(Warning: Minor House of Cards spoiler ahead)
I’m a big House of Cards fan, and I was happily able to finish Season 3. Without going into too much detail, one of the major plot points involves President Frank Underwood’s handling of an emergency and using FEMA (Federal Emergency Management Agency) to fund a jobs program.
Three weeks ago, FEMA sent out this tweet:
The issue? Spoilers! Standard internet etiquette is that you are supposed to not spoil a show, no matter how small the detail, or at least put a “spoiler warning” at the top of an entry (like I did). I’m not really too sure how that would apply to Twitter, so perhaps it would have been better if FEMA had skipped this tweet altogether.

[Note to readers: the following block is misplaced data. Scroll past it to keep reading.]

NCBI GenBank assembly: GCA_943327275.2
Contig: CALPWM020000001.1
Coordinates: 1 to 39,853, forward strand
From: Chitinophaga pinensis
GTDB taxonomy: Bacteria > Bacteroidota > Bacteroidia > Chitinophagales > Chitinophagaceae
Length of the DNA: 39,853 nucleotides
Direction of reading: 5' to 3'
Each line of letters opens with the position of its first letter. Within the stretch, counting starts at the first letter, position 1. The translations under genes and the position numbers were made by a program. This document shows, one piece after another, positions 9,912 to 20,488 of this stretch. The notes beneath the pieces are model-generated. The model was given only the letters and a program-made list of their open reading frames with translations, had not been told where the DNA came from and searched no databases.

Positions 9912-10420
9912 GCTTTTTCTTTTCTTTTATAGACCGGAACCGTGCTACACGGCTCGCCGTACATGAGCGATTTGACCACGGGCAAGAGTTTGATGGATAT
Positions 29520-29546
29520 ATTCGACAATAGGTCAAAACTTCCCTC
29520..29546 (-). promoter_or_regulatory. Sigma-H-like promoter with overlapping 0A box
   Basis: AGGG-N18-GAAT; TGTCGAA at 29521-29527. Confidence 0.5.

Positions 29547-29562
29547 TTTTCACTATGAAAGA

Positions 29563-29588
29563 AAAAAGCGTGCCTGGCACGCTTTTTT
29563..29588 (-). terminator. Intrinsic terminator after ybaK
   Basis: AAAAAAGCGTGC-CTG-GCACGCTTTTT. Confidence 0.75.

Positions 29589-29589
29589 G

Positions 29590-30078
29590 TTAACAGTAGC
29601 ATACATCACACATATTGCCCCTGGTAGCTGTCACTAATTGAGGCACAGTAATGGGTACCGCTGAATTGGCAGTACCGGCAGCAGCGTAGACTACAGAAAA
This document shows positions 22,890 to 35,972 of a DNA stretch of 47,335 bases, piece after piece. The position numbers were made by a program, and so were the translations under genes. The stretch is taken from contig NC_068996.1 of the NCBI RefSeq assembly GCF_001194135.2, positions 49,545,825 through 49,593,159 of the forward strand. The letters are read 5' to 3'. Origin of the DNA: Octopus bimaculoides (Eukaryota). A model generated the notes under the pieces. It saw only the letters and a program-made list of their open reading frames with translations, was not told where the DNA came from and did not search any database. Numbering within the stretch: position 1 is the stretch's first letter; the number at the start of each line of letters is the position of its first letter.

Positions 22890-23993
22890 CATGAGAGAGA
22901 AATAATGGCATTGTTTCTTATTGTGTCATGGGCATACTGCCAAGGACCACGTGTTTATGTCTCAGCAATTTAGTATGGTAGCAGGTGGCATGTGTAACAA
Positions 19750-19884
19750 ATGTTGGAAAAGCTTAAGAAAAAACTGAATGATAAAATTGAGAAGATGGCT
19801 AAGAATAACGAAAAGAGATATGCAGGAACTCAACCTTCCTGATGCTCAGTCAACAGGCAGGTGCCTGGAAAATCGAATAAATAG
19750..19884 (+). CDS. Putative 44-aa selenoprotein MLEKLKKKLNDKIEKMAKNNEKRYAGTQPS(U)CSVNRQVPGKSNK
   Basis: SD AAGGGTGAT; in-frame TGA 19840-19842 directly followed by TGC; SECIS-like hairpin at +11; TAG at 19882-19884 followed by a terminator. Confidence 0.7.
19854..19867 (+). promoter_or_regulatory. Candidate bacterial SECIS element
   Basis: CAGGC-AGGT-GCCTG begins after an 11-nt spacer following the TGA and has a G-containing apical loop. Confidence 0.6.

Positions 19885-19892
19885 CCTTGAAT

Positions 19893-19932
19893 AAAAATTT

Either way, the internet let FEMA have it:
FEMA, facing a storm of criticism (Haha, storm, get it? Sorry, sorry….), acknowledged that it should have, perhaps, posted a “spoiler alert” in a later tweet:
Did you ever think that technology would evolve to the point that government agencies are now being criticized for spoiling plot points of popular TV shows? No, but here we are. I actually think this is a very minor point in the series – it’s one which is literally available in the Netflix descriptions of the show – and, as such, as much ado about nothing. Alas, the internet is a sensitive place, and caution is always the preferable strategy.
Is this really that big of a deal? Would love to hear your thoughts – let us know in the comments!